Fishy Smell in Eggs

Discussion in 'Feeding & Watering Your Flock' started by Cathy in the Catskills, Nov 30, 2008.

  1. Cathy in the Catskills

    Cathy in the Catskills New Egg

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    Nov 30, 2008
    HELP! I have 3 Barred Rocks and 3 Rhode Island Red. I've had them since the middle of April. They have been laying and everything has been great! All of a sudden, the eggs smell (and a few taste!! YUCK!!) fishy! They are free-range chickens...

    How did this happen and what can I do to fix it????

    Thank you for any help you can give me!
     
  2. I think but I'm not sure, that it has something to do with their diet. If they are acting normal, pooping normal, eating normal, and look healthy (and I mean look, close up at them while holding them, give them all a once over, check their eyes, vent area, legs for scales/mites, etc.). I would then assume they have gotten into some tasty thing that is affecting their eggs. Or perhaps you have given them some tasty treat lately?

    *edited to add; How is the color of the eggs, are the whites white and the yolks nice and yellow? Anything on the outside shells when you collect them?
     
    Last edited: Nov 30, 2008
  3. OH and [​IMG] !
     
  4. LynneP

    LynneP Chillin' With My Peeps

    I've noticed that cabbage can do that and Brussels Sprouts...common forage this time of year. Kale?

    Seems to go back to normal when they get a different treat...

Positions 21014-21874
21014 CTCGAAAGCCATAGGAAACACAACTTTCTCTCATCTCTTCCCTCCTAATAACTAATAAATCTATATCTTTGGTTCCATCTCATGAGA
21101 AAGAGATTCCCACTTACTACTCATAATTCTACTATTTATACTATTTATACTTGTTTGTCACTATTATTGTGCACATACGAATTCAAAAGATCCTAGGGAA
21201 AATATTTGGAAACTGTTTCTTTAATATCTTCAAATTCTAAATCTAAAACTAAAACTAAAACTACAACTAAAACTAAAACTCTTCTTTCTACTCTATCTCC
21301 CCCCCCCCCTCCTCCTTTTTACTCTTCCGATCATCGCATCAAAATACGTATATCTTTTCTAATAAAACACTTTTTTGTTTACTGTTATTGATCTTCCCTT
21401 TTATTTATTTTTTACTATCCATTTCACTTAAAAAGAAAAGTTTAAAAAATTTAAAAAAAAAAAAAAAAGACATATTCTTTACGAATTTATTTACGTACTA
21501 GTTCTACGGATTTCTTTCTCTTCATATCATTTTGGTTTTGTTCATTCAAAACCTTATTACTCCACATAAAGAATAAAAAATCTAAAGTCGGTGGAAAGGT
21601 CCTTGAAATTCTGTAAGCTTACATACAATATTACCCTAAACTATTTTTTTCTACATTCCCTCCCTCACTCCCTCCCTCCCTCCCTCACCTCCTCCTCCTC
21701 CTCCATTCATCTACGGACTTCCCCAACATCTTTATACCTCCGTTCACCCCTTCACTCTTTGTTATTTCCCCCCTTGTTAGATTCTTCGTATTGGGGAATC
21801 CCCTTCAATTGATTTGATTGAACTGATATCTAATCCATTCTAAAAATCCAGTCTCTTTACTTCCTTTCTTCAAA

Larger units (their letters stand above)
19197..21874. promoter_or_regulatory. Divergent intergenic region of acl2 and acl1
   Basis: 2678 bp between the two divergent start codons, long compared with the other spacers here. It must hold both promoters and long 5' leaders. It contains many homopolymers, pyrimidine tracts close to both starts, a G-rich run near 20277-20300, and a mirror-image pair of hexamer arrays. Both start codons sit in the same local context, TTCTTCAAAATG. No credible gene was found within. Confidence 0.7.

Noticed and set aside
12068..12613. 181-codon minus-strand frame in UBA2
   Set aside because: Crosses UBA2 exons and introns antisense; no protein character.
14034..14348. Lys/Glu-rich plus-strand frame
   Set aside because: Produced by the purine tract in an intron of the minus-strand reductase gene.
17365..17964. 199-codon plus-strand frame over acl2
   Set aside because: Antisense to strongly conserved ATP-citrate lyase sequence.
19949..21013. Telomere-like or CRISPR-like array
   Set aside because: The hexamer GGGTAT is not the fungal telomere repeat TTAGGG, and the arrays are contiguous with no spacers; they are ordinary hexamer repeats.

5. digitS'

    digitS' Chillin' With My Peeps

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    . . . a little too much fishmeal in the feed . . . or flax seed

    They may not have had a change of feed, just eating more of it because of the loss of free-range food with the onset of cold weather.

    Steve
     
  6. rebecca10782

    rebecca10782 Chillin' With My Peeps

    Apr 24, 2008
    Hmm, I had better stop feeding our girls salmon [​IMG] Or would that even affect the way they taste???
     
  7. crazyhen

    crazyhen Chillin' With My Peeps

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    I've heard that too much flax will make that happen. It is probable the feed have you changed brands? Jean
     
  8. Ugadano

    Ugadano Out Of The Brooder

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    I know this is an older thread, but in case some other poor soul is searching like I was, here's what I found tonight, along with my fishy egg woes! I posted this in another 'fishy egg' thread, so I'll just copy and paste it here too.

    Dragon 16 posted this: "I've had the same problem. In doing research, it's a genetic defect in a brown egg laying hen that causes the "fishy" smell and taste. It's called trimethylamine and it's when the hen ingests, canola, flaxseed or rapeseed. Choline chloride which is in most feed will not produce the fishy smell.(or at least diminish it) . I give my dogs the fishy eggs and they don't seem to mind. :) Rhode Island Reds and Barred Plymouth Rocks may have tis defect."
    (thread link https://www.backyardchickens.com/t/635753/fishy-smelling-egg#post_13960542 )

    I wonder if it is something like ragweed or pigweed, lamb's quarter or what? Here's my post from another thread, just copied and pasted here as my experience with fishy eggs: